Kava has a reverse tolerance effect. When someone first starts drinking kava, it can take several uses before they even feel its effects. The beneficial effects of a drink of kava can be felt even more when less is drunk on subsequent occasions. This is because of the distinctive way that kava affects the brain and the way your body adapts to drinking kava.
Kava is generally considered to be non-addictive; however like anything, it can be habit-forming. Since kava produces euphoria, users can feel attached to the way it makes them feel. Drinking kava responsibly is key to ensuring you maintain a healthy relationship with it.
How to Drink Kava Wisely and Responsibly
There are many beneficial effects to consuming kava as an herbal supplement. That said, there are still important safety tips regarding how to drink kava responsibly to ensure you enjoy all the benefits kava has to offer while ensuring you maintain a healthy relationship with it.
- Do Not Mix Kava with Other Medications
If you are on prescription medications, avoid drinking kava until you consult with your physician. Kava can enhance the effects of some prescription medications, such as benzodiazepines and barbiturates.
- Do Not Drink or Mix Kava and Alcohol Together
Kava and alcohol have a lot of overlap in the effects they produce on the body, and will, therefore, compound each other’s effects. They both can cause you to feel relaxed, reduce inhibitions, make you feel more comfortable around others, and even help you sleep. This can be dangerous because while you may know your limits with alcohol and kava on their own, when combined you could still end up with a much stronger effect from both than you expected.
- Drink Noble Kava Only
Noble kava has been safely consumed traditionally in the South Pacific for hundreds of years. That’s why at Kalm with Kava we only sell lab-tested, high-quality, fresh Noble kava products, including medium grind kava root, micronized kava, kava concentrate, and kava mints. Our kava products are sourced directly from trusted, knowledgeable, and responsible farmers in the South Pacific.
- Understand Reverse Tolerance
Reverse tolerance involves a gradual increase in the effects of kava the more you use it. Reverse tolerance isn’t dangerous but may give you more of an effect than you want or expect at the time. It’s important to take smaller than normal doses for the first couple of times when using kava just in case you’re one of those affected.
- Avoid Driving
Kava can help you sleep better at night, make you feel euphoric, boost your mood, and ease muscle tension. These are all great benefits; however, they are not good if you get behind the wheel. Being overly sedated or sleepy and choosing to drive a vehicle is simply dangerous. Do not drink kava and drive.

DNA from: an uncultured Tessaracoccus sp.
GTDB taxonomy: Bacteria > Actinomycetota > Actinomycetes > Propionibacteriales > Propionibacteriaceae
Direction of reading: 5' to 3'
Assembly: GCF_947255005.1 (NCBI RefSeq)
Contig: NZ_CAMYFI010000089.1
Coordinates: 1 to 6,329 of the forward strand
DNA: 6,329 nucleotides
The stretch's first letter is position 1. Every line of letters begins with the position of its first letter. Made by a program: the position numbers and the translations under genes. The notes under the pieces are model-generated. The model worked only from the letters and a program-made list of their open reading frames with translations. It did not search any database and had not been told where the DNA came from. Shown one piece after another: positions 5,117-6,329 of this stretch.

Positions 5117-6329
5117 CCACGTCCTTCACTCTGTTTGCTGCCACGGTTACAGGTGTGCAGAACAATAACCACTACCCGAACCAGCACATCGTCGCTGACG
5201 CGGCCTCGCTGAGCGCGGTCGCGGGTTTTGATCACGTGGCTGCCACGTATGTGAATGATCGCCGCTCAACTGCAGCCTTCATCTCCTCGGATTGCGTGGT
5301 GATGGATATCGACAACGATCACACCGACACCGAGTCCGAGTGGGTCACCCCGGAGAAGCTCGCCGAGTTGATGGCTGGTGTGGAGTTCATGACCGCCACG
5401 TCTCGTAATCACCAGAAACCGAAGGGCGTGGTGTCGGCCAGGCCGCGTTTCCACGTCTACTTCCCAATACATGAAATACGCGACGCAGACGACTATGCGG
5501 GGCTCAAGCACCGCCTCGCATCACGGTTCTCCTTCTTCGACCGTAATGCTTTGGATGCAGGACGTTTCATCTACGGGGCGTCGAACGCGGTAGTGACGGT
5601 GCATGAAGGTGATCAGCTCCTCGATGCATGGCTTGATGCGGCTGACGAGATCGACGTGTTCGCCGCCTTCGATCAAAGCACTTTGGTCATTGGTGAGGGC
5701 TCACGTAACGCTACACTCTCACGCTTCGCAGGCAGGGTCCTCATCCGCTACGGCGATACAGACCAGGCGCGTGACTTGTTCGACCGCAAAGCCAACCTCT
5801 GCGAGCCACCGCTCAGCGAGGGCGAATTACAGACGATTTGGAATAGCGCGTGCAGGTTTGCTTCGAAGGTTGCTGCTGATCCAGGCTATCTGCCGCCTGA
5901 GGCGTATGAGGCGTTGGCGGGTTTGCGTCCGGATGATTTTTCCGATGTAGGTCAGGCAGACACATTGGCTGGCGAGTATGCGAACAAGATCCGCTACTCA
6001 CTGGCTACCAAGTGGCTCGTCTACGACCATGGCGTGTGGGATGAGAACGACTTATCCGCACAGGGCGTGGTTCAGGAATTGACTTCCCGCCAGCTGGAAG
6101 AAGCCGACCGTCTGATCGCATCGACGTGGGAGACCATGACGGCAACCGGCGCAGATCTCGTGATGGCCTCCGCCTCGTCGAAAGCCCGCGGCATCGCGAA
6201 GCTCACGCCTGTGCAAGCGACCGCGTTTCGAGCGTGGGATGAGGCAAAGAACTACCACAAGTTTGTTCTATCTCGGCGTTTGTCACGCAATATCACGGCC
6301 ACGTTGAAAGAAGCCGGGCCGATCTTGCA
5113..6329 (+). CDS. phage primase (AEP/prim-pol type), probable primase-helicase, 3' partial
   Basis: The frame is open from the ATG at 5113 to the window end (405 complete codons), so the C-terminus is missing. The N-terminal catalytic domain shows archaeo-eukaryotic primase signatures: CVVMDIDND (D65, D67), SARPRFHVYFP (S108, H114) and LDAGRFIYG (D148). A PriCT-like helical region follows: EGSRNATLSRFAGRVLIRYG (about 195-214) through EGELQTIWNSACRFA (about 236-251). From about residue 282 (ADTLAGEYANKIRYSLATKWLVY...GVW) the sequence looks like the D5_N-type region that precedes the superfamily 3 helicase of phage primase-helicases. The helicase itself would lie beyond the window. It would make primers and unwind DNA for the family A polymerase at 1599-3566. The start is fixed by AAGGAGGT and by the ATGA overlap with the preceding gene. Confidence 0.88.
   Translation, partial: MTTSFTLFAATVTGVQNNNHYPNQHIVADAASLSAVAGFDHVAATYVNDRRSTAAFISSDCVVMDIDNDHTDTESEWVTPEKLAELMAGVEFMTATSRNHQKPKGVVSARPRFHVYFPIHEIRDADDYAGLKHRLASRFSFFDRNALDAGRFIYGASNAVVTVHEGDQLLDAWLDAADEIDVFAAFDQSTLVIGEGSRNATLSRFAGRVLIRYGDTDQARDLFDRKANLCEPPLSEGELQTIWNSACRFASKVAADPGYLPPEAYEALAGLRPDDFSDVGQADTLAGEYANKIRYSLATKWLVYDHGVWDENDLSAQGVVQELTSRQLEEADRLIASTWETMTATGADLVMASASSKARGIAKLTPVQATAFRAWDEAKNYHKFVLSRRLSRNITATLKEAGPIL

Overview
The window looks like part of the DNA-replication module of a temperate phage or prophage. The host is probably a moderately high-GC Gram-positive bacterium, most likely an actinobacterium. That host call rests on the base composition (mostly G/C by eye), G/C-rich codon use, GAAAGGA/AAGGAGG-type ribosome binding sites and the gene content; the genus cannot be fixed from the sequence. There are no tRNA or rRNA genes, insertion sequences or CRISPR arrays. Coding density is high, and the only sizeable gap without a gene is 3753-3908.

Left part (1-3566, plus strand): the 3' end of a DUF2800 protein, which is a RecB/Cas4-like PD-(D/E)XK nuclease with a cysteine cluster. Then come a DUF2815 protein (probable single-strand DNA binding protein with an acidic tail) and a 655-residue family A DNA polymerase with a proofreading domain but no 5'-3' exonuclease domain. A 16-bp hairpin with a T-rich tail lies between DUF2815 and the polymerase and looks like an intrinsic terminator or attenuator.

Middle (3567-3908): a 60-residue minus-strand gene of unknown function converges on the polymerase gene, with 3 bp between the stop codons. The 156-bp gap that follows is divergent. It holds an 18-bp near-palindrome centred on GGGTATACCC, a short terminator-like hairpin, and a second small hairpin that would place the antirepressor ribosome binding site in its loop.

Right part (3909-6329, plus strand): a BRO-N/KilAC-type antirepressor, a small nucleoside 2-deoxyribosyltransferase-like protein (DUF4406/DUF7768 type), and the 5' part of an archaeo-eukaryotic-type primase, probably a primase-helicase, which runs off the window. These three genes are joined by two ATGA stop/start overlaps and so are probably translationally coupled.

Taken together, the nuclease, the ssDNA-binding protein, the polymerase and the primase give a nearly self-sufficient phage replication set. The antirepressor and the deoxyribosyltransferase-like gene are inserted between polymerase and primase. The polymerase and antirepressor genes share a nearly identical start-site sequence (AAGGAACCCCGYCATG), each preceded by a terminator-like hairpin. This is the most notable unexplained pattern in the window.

Drink Kava Root and Rest Easy
Kava is, perhaps, one of the greatest not-so-hidden secrets behind the famously laid-back Pacific Island’s lifestyle. It can be an incredibly useful tool for optimizing your life when used consciously and with moderation. We hope this overview of kava root puts your fears concerning kava addiction and safety at ease.
In a world of lab-grown and highly processed foods and products, it is worth adding kava to your go-to list of natural supplements to improve your health and well-being. Shop Kalm with Kava’s premium kava products today and rest easy knowing you’ve found an all-natural method to relax the island way. After all, if the South Pacific has been enjoying kava safely for centuries, it certainly seems we would do well to follow in their #dontworrybehappy mantra.
*Please note that this post is not meant to be a comprehensive review of the total safety of kava. Research is increasing every day on how kava affects individuals. Human physiology varies greatly. If you are concerned about introducing kava to your lifestyle, as with any new herbal supplement, it is always advisable to consult with your primary physician.
The information above has not been evaluated by the Federal Drug Administration agency. The information on this page and our products are not intended to diagnose, treat, cure, or prevent any disease. Before starting a dietary supplement, it’s always wise to check with a medical doctor. It is especially important for people who are: pregnant or breastfeeding, chronically ill, elderly, under 18, taking prescription or over-the-counter medicines. None of the information is intended to be an enticement to purchase and may not be construed as medical advice or instruction. Herbal products contain phytochemicals that are not ordinarily found in typical food sources and may produce physiologic effects. Indiscriminate use of any herbal product is not recommended except under the direction of trained health care professionals. In addition, there may be drug interactions that may produce reactions or interfere with the efficacy of prescription medication.